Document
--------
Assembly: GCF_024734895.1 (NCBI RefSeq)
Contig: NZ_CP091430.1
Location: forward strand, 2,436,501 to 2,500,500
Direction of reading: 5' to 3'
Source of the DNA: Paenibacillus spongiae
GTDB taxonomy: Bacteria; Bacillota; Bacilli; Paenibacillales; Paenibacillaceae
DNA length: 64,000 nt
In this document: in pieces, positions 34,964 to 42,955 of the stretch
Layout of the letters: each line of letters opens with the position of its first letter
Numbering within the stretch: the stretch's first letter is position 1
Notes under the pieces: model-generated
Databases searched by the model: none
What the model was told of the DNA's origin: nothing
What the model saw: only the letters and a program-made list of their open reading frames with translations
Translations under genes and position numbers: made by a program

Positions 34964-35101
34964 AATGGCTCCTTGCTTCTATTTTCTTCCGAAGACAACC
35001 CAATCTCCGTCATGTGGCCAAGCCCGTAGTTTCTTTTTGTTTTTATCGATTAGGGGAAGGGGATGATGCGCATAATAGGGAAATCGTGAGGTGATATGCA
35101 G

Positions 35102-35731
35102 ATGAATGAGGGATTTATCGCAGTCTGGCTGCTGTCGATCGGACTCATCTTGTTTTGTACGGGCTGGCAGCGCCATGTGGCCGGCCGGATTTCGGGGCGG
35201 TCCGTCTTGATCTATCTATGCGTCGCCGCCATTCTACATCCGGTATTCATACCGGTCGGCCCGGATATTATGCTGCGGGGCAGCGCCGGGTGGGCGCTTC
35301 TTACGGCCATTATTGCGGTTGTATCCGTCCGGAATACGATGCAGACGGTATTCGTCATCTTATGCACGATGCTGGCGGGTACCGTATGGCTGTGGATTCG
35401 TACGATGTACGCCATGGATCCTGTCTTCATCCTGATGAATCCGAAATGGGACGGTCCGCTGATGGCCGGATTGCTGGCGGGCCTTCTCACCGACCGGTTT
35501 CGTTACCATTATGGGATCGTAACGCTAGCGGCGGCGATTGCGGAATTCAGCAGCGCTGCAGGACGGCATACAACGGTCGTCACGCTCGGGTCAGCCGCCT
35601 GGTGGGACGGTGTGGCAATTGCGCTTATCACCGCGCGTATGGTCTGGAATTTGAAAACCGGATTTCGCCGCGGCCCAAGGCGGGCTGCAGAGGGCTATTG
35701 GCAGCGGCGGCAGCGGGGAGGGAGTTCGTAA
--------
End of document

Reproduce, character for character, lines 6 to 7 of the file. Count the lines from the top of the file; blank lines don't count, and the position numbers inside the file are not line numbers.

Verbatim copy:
GTDB taxonomy: Bacteria; Bacillota; Bacilli; Paenibacillales; Paenibacillaceae
DNA length: 64,000 nt